Biology is the primary major for students in the pre-professional health fields: medicine, veterinary medicine, physical therapy, occupational therapy, optometry and dentistry. Students can begin the general biology major and choose a specific program later.

All biology majors are required to engage in the scientific process by conducting a research project before they graduate. Most complete research projects on campus, for example as part of the Senior Inquiry curriculum. Many others are accepted into off-campus research experiences, including internships, in a diversity of biology-related environments and locations, which can be viewed in this storytelling map of current students.

Facts and distinctions

The 13 department faculty all have a Ph.D. and specialize in different areas. All teach both lecture and lab portions of their classes.

Augustana's international study terms often include biology work, such as ethnozoology in Latin America, conservation in Ghana and health care internships in Australia.

Augustana ranks among the top 60 U.S. small liberal arts colleges in the sciences, based on the number of graduates earning a Ph.D.

Augustana offers study in a human cadaver lab, one of very few undergraduate institutions to do so.

The college owns three environmental field stations totaling more than 600 acres. Courses at the stations include study of local flora, entomology, aquatic biology and environmental sampling for vertebrates. Research includes prairie restoration, animal ecology and conservation biology.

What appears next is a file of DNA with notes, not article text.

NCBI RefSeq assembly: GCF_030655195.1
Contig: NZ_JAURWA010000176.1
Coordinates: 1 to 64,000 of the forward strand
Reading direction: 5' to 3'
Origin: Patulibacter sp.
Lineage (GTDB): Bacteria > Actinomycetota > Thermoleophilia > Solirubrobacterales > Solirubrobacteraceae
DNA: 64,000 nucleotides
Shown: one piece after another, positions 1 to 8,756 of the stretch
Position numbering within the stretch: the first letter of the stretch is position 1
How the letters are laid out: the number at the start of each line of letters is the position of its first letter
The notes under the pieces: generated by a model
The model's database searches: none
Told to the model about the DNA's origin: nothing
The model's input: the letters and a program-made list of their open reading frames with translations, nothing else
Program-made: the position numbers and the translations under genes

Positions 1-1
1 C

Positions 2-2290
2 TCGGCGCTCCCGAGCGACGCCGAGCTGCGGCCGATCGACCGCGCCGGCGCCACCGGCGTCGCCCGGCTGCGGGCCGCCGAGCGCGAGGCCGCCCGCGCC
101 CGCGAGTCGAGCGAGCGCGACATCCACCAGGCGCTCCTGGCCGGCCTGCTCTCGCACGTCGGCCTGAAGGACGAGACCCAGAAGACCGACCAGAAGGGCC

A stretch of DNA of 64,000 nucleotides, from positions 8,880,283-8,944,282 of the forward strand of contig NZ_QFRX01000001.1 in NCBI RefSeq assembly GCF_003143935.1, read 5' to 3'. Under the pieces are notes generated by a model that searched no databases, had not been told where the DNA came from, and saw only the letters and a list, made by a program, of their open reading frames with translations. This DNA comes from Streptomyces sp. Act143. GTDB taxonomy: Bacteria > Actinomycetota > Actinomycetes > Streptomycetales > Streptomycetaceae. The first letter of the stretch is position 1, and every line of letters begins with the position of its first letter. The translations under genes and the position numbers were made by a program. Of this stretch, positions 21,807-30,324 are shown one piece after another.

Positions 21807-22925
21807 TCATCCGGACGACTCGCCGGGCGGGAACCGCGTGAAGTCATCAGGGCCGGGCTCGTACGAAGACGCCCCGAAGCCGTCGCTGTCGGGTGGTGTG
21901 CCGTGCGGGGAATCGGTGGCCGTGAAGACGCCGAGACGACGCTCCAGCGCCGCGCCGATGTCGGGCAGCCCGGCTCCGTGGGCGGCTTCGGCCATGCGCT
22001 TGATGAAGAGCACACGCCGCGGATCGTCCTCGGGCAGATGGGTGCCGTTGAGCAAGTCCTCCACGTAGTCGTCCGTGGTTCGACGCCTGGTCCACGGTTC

Emma Baldwin '13, biology and Spanish; working at The Living Desert Zoo in southern California after completing an internship there

"My Augustana experience helped my land my dream job. I used my Augie Choice funds to intern at The Living Desert during my senior year, and I got hired at the zoo directly after graduating. The zoo field is very competitive and can be difficult to break into. My internship strongly fueled my desire to be employed at The Living Desert, gave me valuable zookeeping experience, and successfully got my foot in the door. As a freshman, I also didn’t realize the value of a liberal arts education—but now I know it is vital in becoming the well-rounded individual today’s employers are looking for."